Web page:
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One Journalist’s Journey ‘Home’ To Mexico And Other News You Need To Know

A slightly faded photo of a Latino man with glasses, smiling. holding a little boy with a jacket, red pants and brown hair. He is flanked by a smiling Latina with a bob haircut and a black jacket, and another man with dark hair and a faint mustache.
How To LA podcast host Brian De Los Santos as a little boy. He is held by his father and mother.
(Brian De Los Santos
LAist )
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For many of us, if we have a grandparent out of town who is sick, all we have to do is buy a plane ticket and visit them.

But for more than 800,000 people in the U.S., it’s simply not that easy if they have a family member who lives in another country.

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Brian De Los Santos' personal DACA story

I am talking about Deferred Action for Childhood Arrival, or DACA, recipients. These folks can’t just pick up and travel outside of the U.S. and be able to return lawfully. They must apply for something called advance parole.

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Essentially, they have to ask the government for permission to leave the U.S. for school or work or to visit family. It might be granted. It might not. And even if the letter arrives that says they can go, it’s not guaranteed that they can come back into the U.S.

My How to LA colleague Brian De Los Santos has embarked on this journey. Brian is one of 80,000 DACA recipients who live and work here in Southern California and he is returning to Mexico for the first time since he left at age 2. He plans to visit his grandmother and other family.

A young Latino man with glasses in Mexico City in front of the Angel de Independencia
The author Brian De Los Santos visiting Mexico City for the first time stands in front of Mexico City’s Angel de Independencia
(Brian De Los Santos
LAist )

I spoke to him and another colleague who is a DACA beneficiary, LAist social media producer Chris Farias, about their fragile status in the U.S. and their outlook 10 years after the creation of DACA. And today, in the latest podcast episode of How to LA, they share the significance of what it means to be able to go back to the place where they were born.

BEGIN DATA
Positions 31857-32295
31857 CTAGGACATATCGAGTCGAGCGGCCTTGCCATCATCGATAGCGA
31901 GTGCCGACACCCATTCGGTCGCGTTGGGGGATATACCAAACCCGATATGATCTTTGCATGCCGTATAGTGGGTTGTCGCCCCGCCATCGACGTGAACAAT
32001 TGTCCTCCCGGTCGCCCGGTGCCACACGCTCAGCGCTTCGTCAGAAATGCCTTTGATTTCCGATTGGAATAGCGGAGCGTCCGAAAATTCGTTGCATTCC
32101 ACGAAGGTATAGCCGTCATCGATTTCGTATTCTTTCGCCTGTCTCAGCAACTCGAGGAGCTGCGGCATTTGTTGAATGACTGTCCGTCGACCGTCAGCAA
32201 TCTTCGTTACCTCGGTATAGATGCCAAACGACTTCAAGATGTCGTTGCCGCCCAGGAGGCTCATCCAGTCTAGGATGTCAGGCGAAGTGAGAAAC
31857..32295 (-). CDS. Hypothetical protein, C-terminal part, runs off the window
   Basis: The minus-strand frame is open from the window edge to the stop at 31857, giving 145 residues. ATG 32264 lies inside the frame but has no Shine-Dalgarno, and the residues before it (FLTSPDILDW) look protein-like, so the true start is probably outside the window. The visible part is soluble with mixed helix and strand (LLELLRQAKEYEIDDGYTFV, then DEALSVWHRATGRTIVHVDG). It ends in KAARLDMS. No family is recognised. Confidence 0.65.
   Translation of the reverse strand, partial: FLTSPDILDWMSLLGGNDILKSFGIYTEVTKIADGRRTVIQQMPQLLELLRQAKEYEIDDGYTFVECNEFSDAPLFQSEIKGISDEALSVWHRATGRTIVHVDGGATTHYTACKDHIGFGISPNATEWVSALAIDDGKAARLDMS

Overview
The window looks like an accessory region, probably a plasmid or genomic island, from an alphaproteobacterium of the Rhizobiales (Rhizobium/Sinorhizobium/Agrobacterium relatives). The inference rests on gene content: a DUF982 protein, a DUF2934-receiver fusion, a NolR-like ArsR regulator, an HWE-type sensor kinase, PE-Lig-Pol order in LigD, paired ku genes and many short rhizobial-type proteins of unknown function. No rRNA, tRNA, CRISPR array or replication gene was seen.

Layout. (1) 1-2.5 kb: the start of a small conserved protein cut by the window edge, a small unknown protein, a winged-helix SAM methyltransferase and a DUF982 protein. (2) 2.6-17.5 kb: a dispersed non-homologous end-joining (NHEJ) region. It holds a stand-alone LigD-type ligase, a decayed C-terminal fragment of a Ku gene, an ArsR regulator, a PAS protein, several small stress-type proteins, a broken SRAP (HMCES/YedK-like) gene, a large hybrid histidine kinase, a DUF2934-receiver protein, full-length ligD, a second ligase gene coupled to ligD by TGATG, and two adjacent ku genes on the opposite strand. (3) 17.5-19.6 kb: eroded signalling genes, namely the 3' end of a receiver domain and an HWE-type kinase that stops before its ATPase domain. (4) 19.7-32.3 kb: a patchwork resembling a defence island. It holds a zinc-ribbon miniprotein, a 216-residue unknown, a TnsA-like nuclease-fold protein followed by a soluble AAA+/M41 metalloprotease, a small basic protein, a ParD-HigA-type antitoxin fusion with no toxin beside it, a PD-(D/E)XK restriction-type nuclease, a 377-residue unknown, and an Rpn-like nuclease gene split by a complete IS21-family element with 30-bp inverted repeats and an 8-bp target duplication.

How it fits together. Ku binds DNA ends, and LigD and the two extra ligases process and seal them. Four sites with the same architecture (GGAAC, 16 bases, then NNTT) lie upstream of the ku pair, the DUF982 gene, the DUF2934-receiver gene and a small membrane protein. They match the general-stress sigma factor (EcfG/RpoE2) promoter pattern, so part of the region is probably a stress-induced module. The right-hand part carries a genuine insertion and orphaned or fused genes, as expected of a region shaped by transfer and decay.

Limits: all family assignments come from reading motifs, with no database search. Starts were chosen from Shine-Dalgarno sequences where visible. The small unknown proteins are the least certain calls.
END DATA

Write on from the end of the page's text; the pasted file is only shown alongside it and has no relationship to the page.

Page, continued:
Here’s an excerpt from Brian’s essay about his special, personal trip to Mexico:

The letter came without warning: “This document authorizes a single departure from the United States on or after…”

The visit to my “home country” that I had been waiting for all my life is happening — actually currently as I type this. I’ll get to visit my abuelas, see where I grew up for my first two years and get those chilaquiles I’ve always dreamed of.

Maybe I’ll get a whiff of the same minty, earthy smell my abuela carried in her sweater when she arrived at LAX during her visits. I would always tell her, “Hueles a México,” and hug her to take it in. She would always laugh.

“Pues tú eres de allá, nadie te lo va quitar,” she’d remind me.

“You’re from there, no one can take that away from you.”

Read the rest of Brian’s essay here and listen to our special How To LA podcast episode where Brian chats with Chris and José Muñoz, deputy communications director for United We Dream, an organization that advocates on behalf of young undocumented immigrants. You will find additional resources if you — or someone you know — would like to pursue advance parole.

There are 168,000 DACA recipients in California and about half live here in Southern California. Chances are you have a friend or colleague who is DACA. They are doctors, lawyers, artists and students. And, of course, journalists.

But DACA is on shaky ground. Currently, nine Republican-led states are trying to block DACA protections. In February, senators announced legislation that could create a pathway to legal residency

As always, stay happy and healthy, folks. There’s more news below — just keep reading.